Again, little change month over month in Western Canada with Calgary almost as busy as the GTA. The resources sector continues to have high demand and like the GTA we are seeing a regular trend of candidates having multiple offers from which to pick and choose. Other Western markets are steadily busy, but not at the same scale as the big two Canadian (head office) cities Toronto and Calgary.
In Eagle’s Eastern Canada region, comprised of Ottawa, Montreal and the Maritimes it is still Montreal that is the busiest market. Ottawa remains a little slow as the government works through it plans for renewal and shared services, and the influence of the summer vacation period. Ottawa expects to get busy in the fall, as new requirements hit the street and some promised larger initiatives start to shape up. The Maritimes continues to be a slow area for Eagle, and Canada’s employment numbers would suggest the region continues to struggle.
The following are some facts/indicators we are watching as of time of writing:
> the price of oil dropped a fair bit, from $98 a barrel to $84.
> The TSX lost a whopping 1,000 points month over month as the markets are generally hammered. Current reading is 12,240 as against 13,324 last month.
> The Canadian dollar remains strong at $1.01 US, down slightly from $1.03 last month.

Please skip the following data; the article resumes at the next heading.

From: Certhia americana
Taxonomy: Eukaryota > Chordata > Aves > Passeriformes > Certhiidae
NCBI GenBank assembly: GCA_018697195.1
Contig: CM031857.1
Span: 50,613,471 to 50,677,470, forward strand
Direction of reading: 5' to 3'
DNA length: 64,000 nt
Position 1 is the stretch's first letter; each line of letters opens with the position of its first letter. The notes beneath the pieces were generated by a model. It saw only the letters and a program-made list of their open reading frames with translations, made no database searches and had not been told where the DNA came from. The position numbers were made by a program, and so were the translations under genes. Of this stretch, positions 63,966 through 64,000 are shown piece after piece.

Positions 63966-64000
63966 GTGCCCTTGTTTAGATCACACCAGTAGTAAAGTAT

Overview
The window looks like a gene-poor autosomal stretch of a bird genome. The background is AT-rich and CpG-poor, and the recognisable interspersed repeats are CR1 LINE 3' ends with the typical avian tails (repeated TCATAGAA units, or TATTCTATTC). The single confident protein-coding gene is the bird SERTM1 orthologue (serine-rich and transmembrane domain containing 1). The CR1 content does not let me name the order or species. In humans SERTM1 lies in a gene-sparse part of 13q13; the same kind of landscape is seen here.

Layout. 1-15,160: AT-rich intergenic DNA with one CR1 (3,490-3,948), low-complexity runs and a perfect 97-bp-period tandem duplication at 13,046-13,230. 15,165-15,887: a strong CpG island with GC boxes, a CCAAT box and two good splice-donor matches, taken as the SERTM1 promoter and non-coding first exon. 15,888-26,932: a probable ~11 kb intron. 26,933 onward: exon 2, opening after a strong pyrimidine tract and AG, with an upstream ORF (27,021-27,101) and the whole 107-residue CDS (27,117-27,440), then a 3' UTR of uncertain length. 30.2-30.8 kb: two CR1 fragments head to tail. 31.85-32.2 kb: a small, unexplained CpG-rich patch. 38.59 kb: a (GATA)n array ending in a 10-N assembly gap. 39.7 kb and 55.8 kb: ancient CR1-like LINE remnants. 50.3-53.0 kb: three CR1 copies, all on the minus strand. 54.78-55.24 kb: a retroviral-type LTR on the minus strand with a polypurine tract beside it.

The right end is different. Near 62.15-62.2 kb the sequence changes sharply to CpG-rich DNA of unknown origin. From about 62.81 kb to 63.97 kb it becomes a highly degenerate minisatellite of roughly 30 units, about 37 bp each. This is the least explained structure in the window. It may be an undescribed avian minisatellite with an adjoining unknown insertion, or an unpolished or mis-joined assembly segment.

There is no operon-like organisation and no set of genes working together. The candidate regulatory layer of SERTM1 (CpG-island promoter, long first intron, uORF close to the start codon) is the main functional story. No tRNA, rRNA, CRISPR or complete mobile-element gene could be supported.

> Prime remains at 3% and is expected to remain steady through to the fall.
> Canada did not add or lose jobs in July, but the unemployment rate improved from 7.4% to 7.2%.
> Eagle continues to be busy in its largest markets Toronto and Calgary with steady business in most other markets.
This past month has been tough on the world’s economy. The protracted US debate about the debt ceiling led directly to the US credit rating downgrade and contributed greatly to undermining the already shaky confidence in the world’s markets. When the EU continued to highlight the struggles of the “PIGS” and the UK suffered riots somewhat attributed to the austerity measures and high unemployment the effect on the markets was probably unavoidable. The markets have tumbled, but most experts suggest this is not like the recession and expect the markets to come back, however a very recent report suggests that the US and EU are both very close to slipping into recession. A tough backdrop for an update on employment!